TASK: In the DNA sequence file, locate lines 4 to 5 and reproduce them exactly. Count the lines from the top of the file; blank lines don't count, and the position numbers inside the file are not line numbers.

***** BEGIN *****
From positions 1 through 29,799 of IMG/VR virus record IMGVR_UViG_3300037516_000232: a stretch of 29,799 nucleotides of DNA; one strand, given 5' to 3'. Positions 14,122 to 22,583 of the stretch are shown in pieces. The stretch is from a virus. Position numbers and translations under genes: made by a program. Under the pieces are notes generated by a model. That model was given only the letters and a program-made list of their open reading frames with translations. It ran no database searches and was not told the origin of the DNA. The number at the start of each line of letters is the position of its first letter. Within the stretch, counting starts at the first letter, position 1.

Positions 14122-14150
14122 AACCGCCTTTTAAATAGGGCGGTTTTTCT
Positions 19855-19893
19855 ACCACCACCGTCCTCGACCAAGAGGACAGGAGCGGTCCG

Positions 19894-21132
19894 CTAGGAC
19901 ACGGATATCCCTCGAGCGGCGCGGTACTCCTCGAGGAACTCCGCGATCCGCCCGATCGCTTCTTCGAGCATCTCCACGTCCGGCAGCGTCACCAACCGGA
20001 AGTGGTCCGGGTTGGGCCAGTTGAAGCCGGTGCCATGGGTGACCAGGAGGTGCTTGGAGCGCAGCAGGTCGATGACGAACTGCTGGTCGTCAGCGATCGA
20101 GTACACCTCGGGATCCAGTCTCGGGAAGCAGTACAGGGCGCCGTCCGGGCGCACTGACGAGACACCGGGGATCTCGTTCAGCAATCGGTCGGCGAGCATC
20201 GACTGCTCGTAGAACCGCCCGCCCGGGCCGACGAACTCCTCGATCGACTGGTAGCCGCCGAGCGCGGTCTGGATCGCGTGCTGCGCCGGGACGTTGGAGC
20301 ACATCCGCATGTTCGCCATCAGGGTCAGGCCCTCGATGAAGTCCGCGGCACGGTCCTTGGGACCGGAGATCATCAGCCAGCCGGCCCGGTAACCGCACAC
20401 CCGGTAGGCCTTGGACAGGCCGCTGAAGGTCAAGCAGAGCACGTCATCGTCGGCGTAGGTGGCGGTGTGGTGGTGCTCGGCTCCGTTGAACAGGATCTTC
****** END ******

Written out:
Positions 19855-19893
19855 ACCACCACCGTCCTCGACCAAGAGGACAGGAGCGGTCCG